Amnesty said that in the last year alone, thousands of petitioners, reformists and others were arrested as part of a government campaign to "clean up" Beijing before the games, which open August 8. It said many of those arrested have been sentenced to manual labor without trial.
Chinese human rights activists have been targeted elsewhere in the country as well, Amnesty said in its report.
It cited the case of Sichuan-based activist Huang Qi, who was formally arrested earlier this month on charges of possessing state secrets. The case, though, is believed to stem from his work helping the families of children killed in May's earthquake bring a legal case against local authorities, Amnesty said.
The organization said the games, touted by Chinese and Olympic officials alike as a way to help expand freedoms in the authoritarian country, have instead led the government to muzzle critics in hopes of presenting an image of harmony and stability to the outside world.
"By continuing to persecute and punish those who speak out for human rights, the Chinese authorities have lost sight of the promises they made when they were granted the games seven years ago," said Roseann Rife, a deputy director in Asia for the London-based group. "The Chinese authorities are tarnishing the legacy of the games."
An after-hours duty officer at China's Foreign Ministry had no immediate comment on the report, although the Chinese government routinely denies such allegations, saying it has promoted human rights by reforming the legal system and raising living standards of hundreds of millions of people.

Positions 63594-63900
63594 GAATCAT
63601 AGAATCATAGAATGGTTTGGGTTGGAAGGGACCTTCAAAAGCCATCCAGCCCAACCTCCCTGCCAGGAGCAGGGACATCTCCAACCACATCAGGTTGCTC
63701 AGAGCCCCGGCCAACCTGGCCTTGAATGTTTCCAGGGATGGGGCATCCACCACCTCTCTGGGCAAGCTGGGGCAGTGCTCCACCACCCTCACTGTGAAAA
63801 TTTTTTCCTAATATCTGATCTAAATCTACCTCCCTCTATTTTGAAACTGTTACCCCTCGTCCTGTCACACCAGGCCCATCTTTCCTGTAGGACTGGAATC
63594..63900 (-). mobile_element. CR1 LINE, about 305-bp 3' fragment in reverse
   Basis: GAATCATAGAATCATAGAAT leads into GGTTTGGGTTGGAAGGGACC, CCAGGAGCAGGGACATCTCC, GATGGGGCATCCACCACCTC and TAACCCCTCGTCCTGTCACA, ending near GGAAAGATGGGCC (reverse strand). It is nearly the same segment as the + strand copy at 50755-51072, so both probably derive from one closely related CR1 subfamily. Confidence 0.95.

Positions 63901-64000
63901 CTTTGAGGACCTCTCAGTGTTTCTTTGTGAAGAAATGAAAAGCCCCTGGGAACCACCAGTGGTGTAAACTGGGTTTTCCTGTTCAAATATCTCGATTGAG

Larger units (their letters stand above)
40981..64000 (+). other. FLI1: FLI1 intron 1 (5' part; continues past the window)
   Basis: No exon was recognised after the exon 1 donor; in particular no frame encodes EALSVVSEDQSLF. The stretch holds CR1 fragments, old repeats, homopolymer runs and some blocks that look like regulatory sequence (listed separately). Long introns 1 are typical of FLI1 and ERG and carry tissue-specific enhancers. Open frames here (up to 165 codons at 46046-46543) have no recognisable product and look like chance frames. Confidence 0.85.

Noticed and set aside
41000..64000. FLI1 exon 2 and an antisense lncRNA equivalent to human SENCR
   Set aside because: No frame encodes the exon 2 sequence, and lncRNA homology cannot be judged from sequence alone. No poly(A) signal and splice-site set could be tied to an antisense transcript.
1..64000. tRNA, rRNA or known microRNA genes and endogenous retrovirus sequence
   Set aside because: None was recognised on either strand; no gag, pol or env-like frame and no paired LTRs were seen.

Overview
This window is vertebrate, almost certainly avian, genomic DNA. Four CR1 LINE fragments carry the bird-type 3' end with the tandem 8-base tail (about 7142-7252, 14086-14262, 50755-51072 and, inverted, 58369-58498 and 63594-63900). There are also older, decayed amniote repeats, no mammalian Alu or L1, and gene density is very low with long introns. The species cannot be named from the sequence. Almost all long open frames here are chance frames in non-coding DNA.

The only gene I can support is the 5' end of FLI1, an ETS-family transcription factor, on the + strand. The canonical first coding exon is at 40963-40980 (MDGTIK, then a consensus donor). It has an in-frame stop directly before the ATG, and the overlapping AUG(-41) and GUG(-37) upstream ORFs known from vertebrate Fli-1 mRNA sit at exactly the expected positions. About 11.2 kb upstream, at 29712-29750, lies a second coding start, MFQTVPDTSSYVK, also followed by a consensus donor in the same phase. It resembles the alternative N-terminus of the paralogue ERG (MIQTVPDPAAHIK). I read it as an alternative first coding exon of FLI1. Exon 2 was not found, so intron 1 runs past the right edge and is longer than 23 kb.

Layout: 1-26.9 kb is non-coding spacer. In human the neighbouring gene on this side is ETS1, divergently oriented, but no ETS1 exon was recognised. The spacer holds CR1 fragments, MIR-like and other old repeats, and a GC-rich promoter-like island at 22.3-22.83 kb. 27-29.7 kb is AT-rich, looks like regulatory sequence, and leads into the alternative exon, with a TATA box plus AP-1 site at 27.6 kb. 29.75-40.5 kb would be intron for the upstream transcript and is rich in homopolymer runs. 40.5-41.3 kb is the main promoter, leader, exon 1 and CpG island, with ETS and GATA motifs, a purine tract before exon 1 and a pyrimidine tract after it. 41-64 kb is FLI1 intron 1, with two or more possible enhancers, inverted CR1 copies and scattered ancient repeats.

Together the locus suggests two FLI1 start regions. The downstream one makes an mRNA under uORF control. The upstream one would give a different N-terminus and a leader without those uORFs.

In once recent shift, the government announced it was setting up special protest zones during the games.
The Amnesty report also took aim at China's suppressive media censorship, noting that some foreign journalists have been harassed by authorities. Learn how China monitors the Internet »
It also claimed the government had expanded its "re-education through labor" program under which security forces arrest people and sentence them to manual labor without trial.
Amnesty also accused the International Olympic Committee of showing a "reluctance" to pressure China publicly on its human rights record.
Messages left with IOC spokeswoman Giselle Davies asking for comment on the report were not immediately returned.Elsewhere in the report, Amnesty welcomed China's move last year to restore the Supreme People's Court's role in approving death sentences. But it criticized the government, which says the number of executions has declined, for withholding data on death penalty cases.